Douglas Messier is the managing editor of Parabolicarc.com, a daily online blog founded in 2007 that covers space tourism, space commercialization, human spaceflight and planetary exploration. Douglas earned a journalism degree from Rider University in New Jersey as well as a certificate in interdisciplinary space studies from the International Space University. He also earned a master's degree in science, technology and public policy from George Washington University in Washington, D.C. You can follow Douglas's latest project on Twitter and Parabolicarc.com.
A stunning animation uses 20 years of results from environmental satellites to show seasonal and environmental changes to the surface of planet Earth.
Before laying out his ambitious plan for humanity's future in space, Blue Origin founder Jeff Bezos had a bit of news to deliver during a gala dinner in Los Angeles Friday night.
The Sierra Nevada Corp. is slowly but surely preparing its Dream Chaser space plane for orbital cargo flights, and the company hasn't given up on crewed flights either.
The Sierra Nevada Dream Chaser space plane, which is scheduled to ferry cargo to the International Space Station by 2020, completed a critical test flight today.
A small California company named NovaWurks is building satellites around its instruments, as a way to maximize the amount of scientific gear the spacecraft can carry.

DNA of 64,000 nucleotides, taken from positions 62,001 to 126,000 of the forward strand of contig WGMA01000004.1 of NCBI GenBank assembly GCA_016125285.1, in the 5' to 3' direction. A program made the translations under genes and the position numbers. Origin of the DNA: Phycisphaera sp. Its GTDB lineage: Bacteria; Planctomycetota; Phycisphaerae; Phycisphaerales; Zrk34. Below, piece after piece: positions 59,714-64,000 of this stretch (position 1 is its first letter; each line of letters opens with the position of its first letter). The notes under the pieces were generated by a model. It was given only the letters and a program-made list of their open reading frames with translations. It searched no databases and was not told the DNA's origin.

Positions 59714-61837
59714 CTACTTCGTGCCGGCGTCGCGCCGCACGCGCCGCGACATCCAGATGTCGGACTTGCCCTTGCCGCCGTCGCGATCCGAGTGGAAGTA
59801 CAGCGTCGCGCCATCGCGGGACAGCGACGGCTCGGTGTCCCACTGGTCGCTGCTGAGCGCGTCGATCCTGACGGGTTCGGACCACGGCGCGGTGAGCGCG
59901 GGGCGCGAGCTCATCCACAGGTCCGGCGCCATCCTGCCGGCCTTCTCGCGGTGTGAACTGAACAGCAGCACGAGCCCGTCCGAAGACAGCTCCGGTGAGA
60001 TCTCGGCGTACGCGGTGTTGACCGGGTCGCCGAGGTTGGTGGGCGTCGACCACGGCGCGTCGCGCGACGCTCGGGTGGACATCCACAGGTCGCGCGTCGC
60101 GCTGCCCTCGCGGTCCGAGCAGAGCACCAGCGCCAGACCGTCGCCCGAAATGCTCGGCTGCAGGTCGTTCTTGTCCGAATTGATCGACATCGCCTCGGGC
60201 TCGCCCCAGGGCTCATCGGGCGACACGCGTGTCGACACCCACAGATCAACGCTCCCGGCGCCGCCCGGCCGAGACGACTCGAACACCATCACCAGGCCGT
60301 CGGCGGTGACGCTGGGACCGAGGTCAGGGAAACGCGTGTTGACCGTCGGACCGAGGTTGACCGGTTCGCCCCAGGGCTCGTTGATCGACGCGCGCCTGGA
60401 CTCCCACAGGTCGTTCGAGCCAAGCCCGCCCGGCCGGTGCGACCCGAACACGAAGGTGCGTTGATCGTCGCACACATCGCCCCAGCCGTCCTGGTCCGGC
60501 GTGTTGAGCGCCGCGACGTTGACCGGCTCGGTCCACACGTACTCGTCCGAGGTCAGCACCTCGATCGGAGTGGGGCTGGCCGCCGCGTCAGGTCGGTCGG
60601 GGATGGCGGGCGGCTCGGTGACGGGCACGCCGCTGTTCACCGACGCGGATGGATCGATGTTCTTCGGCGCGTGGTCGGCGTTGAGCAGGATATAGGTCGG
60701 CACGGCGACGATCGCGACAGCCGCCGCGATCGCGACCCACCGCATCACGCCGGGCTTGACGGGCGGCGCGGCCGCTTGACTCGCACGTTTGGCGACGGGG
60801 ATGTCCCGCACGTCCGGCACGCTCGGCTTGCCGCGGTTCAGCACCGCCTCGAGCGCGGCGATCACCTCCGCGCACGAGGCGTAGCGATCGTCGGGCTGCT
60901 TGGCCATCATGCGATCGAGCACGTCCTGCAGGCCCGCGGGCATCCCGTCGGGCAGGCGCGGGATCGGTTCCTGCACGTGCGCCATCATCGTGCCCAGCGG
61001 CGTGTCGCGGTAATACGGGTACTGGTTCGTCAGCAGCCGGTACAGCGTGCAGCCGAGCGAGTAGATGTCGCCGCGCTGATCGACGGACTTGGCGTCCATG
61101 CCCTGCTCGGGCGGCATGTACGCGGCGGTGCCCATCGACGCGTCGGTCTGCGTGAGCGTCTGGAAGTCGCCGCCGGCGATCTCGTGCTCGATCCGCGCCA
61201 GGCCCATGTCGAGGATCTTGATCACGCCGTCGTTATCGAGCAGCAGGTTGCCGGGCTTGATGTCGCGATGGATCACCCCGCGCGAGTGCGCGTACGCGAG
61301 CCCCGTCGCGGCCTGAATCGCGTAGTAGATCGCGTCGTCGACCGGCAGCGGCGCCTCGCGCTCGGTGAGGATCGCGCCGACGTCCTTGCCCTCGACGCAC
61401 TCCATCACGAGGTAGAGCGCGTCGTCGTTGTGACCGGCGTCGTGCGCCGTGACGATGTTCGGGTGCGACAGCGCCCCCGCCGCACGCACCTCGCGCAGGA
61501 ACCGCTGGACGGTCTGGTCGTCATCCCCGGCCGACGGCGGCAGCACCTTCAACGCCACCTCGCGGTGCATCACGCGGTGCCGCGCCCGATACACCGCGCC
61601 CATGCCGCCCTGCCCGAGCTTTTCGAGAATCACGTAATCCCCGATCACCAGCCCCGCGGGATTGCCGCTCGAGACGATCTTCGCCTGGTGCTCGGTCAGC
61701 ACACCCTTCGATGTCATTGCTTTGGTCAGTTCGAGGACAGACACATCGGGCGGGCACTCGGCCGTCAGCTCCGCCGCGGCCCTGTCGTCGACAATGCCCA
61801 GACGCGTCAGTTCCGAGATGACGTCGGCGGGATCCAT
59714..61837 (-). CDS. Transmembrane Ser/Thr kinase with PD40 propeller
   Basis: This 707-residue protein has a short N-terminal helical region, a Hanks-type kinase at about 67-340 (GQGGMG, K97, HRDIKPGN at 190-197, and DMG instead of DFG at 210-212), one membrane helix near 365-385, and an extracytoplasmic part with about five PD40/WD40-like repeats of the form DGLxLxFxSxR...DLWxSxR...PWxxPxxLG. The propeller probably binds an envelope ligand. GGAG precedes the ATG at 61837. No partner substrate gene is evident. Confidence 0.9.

The aerospace company Boeing has a grand plan to build a space station near the moon that could serve to prepare astronaut to travel to Mars.
Technologies that would service and refuel satellites in orbit are finally ready for demonstration, according to a panel of business and government experts.
Artist's illustration showing the planned Stratolaunch system, which will launch satellites using a rocket carried into the sky by a giant airplane.
NASA will launch a pair of tiny CubeSats toward the Red Planet in March 2016 to provide real-time landing coverage for the space agency's Mars InSight lander.
Cubesats have pushed beyond the sphere of academia, becoming major tools for governments conducting a variety of missions and for companies earning revenues from space.
A look at Masten Space System's plans for the U.S. military's proposed Experimental Spaceplane (XS-1) vehicle. Masten is one of three companies holding XS-1 design contracts.
It's a dream older than the Space Age itself: a fully reusable rocket that can fly into space, deploy its cargo, return to Earth and then do it again rapidly, cheaply and with minimal maintenance.